Mass Media 1920s
By Cal Thomas
Tribune Content Agency
When future historians analyze the decline of America they need look no further than the trivialities increasingly occupying our time and concerns instead of substantive matters seriously threatening our existence.
The latest in a long list of examples is the two-hour ABC special last Friday devoted to former Olympic athlete Bruce Jenner and his coming out as a transgender person. Two hours! Neither ABC, nor any other media giant, has paid that much attention to international threats from Russia, China and the rapid rise of Islamic fanaticism, not to mention the Bill and Hillary Clinton financial empire.
What is wrong with us? This constant feeding of our lower nature and fixation on what not long ago was regarded as bizarre, even perverted, is contributing to a warped culture and the devaluing of the qualities necessary to stabilize society. It is as if a lid has been lifted from the sewer and all the waste is now flooding the streets, posing a threat to our national well-being.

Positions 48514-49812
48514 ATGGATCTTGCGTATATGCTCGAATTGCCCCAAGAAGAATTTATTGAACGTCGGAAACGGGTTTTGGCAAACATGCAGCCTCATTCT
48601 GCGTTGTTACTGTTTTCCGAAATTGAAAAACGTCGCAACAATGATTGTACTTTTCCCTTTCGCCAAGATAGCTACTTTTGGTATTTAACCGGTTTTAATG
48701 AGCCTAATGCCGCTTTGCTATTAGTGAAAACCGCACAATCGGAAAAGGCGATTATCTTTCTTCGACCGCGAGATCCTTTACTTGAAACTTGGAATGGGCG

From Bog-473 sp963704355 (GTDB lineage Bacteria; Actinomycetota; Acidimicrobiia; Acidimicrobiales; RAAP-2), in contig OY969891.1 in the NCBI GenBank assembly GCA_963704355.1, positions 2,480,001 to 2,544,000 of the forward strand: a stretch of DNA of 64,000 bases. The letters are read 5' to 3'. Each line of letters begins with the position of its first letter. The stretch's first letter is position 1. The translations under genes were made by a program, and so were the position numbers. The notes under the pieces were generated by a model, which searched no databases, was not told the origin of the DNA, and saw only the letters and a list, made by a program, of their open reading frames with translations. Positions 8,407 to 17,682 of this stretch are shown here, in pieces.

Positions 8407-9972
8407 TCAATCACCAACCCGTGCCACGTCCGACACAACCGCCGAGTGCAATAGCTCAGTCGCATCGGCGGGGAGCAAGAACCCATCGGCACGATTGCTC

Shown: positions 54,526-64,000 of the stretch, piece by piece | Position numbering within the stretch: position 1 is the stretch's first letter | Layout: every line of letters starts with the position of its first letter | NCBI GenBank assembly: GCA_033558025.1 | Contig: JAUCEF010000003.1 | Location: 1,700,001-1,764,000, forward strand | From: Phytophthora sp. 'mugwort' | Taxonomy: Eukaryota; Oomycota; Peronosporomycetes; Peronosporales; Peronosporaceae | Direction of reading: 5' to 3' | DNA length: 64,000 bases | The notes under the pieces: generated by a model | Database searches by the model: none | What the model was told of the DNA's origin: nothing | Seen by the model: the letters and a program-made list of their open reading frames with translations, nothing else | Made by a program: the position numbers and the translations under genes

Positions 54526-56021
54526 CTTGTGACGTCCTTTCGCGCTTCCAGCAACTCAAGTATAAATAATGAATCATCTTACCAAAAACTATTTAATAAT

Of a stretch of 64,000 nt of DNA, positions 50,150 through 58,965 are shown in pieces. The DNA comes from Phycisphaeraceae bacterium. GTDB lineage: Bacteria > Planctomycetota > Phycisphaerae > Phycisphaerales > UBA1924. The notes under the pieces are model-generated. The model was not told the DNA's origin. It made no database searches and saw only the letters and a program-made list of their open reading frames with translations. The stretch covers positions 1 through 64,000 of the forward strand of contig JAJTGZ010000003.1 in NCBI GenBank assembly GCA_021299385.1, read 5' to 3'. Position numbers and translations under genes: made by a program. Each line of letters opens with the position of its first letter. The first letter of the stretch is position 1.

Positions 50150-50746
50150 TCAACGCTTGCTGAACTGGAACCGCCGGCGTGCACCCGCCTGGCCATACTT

In his forthcoming book “1920: The Year That Made the Decade Roar, ” Eric Burns writes that the mass media, birthed in that year by the spread of radio, is largely responsible for diverting our attention from things that matter to things that don’t.
This passage from the introduction fixes the blame: “It began with radio, whose allies quickly became the newspapers with their tabloid value systems — and, in massing, the two media would form the most persuasive and pervasive of all American industries, as they went about making far too much of matters ever less consequential, the private lives of actors and singers, musicians and authors, comedians and athletes, heirs and heiresses, perpetrators and victims, millionaires and billionaires, and, later, disgraced public officials, pitchmen and anchormen, radio and TV talkers, sitcom stars, drama stars, game show hosts, chefs, bloggers, Internet jesters, and even carefully chosen nonentities, some of whom would headline their own sublimely unrealistic ‘reality’ shows.”